the remaining portion of his Coloured Fi. Speedily will appear, Sermons, by the Rev. gures, and Descriptions of the Plants referC. R. Maturin, Curate of St Peters, Dublin, red, by Botanists, to the Genus Fucus. in Svo.

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Account of the Life, Writings, and Character, of the late Dr Alexander Monro, deli,

vered at the Harveian Oration at Edinburgh EDINBURGH.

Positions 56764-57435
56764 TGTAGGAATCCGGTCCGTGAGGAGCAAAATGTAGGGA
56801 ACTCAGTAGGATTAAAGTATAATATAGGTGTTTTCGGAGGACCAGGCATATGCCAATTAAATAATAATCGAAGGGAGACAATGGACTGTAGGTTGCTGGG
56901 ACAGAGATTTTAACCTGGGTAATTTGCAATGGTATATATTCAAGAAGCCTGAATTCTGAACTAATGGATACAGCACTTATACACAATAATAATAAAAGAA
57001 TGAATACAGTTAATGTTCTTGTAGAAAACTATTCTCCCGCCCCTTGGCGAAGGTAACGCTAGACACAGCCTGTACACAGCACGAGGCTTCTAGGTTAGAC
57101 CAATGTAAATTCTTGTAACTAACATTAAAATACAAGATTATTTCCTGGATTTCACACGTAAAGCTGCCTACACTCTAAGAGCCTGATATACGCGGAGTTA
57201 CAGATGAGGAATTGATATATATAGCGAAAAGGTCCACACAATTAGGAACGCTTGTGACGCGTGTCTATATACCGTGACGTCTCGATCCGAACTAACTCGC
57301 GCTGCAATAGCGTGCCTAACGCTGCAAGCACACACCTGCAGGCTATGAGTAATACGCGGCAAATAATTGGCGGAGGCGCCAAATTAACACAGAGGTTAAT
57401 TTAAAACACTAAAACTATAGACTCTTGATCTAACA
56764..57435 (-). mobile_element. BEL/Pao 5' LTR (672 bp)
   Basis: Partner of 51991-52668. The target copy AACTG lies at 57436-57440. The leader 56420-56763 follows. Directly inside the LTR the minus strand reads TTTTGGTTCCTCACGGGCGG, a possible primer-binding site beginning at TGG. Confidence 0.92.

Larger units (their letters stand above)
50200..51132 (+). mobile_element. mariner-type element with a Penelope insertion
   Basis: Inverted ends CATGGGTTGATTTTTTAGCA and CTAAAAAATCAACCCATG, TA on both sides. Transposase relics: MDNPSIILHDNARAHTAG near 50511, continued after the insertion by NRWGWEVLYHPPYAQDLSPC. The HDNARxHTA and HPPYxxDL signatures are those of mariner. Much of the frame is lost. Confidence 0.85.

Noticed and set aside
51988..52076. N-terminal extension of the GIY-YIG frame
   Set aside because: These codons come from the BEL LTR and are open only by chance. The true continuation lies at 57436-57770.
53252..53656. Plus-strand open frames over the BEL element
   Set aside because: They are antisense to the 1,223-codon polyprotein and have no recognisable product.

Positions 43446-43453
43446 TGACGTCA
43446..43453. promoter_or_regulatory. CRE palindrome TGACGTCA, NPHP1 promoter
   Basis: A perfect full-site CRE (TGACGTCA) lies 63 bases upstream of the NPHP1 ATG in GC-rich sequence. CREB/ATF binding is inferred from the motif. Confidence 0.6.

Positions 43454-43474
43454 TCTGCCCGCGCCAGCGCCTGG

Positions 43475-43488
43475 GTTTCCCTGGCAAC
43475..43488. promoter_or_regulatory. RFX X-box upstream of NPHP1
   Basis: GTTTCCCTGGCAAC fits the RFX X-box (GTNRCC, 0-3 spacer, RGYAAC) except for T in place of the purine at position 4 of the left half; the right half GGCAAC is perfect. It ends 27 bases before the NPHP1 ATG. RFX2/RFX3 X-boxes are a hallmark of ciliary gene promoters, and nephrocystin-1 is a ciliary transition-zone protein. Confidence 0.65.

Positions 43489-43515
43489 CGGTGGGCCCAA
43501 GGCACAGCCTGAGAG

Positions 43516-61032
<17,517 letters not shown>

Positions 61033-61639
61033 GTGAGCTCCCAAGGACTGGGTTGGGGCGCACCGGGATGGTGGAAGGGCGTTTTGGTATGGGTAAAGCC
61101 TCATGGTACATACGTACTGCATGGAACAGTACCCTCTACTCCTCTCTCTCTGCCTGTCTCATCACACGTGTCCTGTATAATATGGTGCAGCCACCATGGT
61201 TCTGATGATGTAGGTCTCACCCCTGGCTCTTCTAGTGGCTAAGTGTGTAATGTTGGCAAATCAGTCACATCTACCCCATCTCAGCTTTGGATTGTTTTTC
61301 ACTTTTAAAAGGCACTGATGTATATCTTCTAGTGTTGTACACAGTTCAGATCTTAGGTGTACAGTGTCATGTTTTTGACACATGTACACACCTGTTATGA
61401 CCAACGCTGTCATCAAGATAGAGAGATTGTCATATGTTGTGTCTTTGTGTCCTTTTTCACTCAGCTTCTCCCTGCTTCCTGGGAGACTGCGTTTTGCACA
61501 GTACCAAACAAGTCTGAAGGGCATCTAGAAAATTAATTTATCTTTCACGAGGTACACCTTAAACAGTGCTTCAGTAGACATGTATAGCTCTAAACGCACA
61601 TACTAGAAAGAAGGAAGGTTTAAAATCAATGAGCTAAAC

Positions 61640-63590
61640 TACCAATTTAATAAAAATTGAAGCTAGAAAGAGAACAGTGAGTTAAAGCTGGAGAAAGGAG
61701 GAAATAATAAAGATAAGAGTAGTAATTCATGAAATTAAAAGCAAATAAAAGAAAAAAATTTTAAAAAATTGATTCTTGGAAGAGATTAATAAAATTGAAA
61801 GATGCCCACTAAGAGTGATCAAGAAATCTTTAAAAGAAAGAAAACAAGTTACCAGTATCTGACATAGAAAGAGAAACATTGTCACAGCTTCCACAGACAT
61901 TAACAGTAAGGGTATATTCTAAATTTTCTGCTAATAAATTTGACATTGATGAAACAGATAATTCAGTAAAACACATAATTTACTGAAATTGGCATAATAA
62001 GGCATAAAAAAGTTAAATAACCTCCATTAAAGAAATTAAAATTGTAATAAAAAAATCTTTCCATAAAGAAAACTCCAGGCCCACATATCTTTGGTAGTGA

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An Account of the Small Pox, as it apPreparing for publication, an Essay on peared after Vaccination, will shortly apthe Office and Duties of the Eldership in pear, by Alexander Monro, M.D. Professor the Church of Scotland ; to which is added, of Anatomy in the University of Edinburgh ; an Account of the Management of the Poor including, among many cases, three which in the Parishes of Paisley, Greenock, &c. occurred in the author's own family. with various observations on the Compara- A Geographical and Statistical Descriptive State of the Poor Laws in England and tion of Scotland, is in the press ; by James Scotland,-on the Different Plans proposed Playfair, D.D. F.R.S. and F.A.S.É. Prinfor behoof of the Poor,-on the Assembly cipal of the United College of $t Andrew, Report of the State of Pauperism in Scot and Historiographer to the Prince Regent. land,--and on other topics connected with An Historical Account of Discoveries and the several subjects of Charity, and the Mo- Travels in Asia; by Hugh Murray, F.R.S.E. ral and Political State of the Lower Classes will speedily be published.